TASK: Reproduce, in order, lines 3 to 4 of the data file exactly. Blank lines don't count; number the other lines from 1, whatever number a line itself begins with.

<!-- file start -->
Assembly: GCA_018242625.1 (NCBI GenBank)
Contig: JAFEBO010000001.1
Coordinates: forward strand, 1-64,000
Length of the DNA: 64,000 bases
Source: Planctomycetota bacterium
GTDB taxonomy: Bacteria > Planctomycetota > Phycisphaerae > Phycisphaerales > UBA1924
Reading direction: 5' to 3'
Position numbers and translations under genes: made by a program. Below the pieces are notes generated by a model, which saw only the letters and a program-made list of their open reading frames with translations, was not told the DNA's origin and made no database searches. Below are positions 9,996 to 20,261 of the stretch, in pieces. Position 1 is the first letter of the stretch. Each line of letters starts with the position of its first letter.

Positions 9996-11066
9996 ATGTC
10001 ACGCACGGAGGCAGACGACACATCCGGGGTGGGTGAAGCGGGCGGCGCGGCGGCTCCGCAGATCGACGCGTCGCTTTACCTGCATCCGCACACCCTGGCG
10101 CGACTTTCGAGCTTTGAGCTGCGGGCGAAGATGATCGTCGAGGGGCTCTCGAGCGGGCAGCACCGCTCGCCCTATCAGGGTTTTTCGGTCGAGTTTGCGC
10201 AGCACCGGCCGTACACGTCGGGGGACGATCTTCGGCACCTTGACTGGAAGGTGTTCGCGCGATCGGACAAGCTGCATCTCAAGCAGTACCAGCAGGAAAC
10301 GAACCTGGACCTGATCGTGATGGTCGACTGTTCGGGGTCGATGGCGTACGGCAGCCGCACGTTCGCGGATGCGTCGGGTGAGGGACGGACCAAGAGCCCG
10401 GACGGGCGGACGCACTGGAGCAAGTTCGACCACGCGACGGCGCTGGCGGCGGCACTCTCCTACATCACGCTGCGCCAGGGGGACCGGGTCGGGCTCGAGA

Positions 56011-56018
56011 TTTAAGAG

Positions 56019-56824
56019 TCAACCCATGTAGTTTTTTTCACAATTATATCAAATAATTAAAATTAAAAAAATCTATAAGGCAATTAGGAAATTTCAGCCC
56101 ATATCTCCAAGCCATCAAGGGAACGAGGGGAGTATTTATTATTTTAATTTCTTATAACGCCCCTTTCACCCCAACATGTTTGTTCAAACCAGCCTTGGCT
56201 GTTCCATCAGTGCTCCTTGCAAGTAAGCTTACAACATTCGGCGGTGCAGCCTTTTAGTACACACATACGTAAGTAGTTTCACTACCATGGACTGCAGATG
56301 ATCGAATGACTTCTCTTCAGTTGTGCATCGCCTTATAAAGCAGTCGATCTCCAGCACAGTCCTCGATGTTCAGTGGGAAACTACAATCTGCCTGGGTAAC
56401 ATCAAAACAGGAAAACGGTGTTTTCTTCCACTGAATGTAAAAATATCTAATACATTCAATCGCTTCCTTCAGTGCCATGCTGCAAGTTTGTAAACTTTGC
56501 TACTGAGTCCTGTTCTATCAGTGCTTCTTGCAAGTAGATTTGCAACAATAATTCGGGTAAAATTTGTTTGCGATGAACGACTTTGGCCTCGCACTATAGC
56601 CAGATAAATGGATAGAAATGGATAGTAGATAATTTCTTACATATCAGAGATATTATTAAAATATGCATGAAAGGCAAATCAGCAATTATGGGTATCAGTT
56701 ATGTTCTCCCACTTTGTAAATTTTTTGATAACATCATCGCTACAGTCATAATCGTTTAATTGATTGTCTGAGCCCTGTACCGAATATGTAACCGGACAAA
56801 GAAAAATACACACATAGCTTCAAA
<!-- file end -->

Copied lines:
Coordinates: forward strand, 1-64,000
Length of the DNA: 64,000 bases